updated 05:30 pm EDT, Mon July 25, 2011
Netflix talks Facebook tie-in and prices in Q2
Netflix in discussing its spring results (PDF) confirmed plans for a Facebook integration feature, albeit with limits. The company planned to allow sharing video recommendations over Facebook before the end of the summer. To avoid possible legal ramifications from the US' Video Privacy Protection Act, however, the company planned to serve Canada and Latin America at first.
Ambiguous wording in the VPPA made it a legal risk, Netflix said.
The video rental service also deemphasized the impact of its effective rate hikes for most viewers. It expected that revenue would only grow slightly during the summer as subscribers either cancelled or opted for a cheaper tier than they had been using before. A recovery was expected in the fall.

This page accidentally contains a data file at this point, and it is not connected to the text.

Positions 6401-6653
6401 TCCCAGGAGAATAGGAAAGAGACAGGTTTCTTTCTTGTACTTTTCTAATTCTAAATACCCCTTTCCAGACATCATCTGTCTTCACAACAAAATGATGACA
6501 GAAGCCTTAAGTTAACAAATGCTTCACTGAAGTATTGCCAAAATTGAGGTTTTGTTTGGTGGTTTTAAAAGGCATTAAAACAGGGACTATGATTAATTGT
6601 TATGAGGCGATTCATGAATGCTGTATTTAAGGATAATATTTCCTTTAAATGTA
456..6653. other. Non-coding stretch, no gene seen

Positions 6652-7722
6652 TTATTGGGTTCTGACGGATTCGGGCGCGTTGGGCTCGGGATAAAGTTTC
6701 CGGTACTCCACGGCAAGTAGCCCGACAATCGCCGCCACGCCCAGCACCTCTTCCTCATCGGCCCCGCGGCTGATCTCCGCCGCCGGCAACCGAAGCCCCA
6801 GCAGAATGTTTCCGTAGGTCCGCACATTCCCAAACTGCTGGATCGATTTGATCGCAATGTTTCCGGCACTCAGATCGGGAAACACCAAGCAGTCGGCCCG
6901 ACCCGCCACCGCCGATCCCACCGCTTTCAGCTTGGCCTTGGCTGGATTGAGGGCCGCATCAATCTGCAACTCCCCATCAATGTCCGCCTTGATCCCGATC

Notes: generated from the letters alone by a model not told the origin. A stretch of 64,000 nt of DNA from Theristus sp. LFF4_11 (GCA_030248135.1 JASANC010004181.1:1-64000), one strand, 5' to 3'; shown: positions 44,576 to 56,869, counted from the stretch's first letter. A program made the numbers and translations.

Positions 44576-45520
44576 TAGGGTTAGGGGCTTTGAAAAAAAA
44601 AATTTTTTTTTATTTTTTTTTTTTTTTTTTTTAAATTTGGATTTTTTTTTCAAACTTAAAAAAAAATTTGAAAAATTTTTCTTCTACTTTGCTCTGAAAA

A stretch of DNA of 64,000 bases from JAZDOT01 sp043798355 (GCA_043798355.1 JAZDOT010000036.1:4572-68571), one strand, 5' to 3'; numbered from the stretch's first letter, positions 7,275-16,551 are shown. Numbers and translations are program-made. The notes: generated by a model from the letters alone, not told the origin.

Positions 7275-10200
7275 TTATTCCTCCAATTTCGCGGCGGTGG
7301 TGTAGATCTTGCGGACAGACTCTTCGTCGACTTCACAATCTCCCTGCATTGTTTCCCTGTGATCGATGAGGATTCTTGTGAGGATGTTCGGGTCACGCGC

Netflix has been showing mixed results. It now has a total of 24.6 million subscribers in the US and another million in Canada, both in line with expectations, but the lowered hopes for the summer of $828 million in revenue and no more than $1.07 earnings per share were lower than what investors were hoping for.
The results also showed how much of its strategy now leaned on streaming. By the end of the summer, Netflix expected 22 million of its subscribers to have streaming in their plans, either by itself or with DVDs included. The largest group, 12 million, would have both while 10 million were streaming only. Just three million would only be using DVD rentals.
Streaming is not only less expensive for Netflix to run but is also key to much of its ubiquitousness. Netflix is available on many TVs, set-top boxes, and Blu-ray players along with every major video game console, all iOS devices, and some Android hardware. DVDs and Blu-ray movies have stayed on mostly to fill out the catalog for those who want more recent movies but have been less essential as the catalog fills out.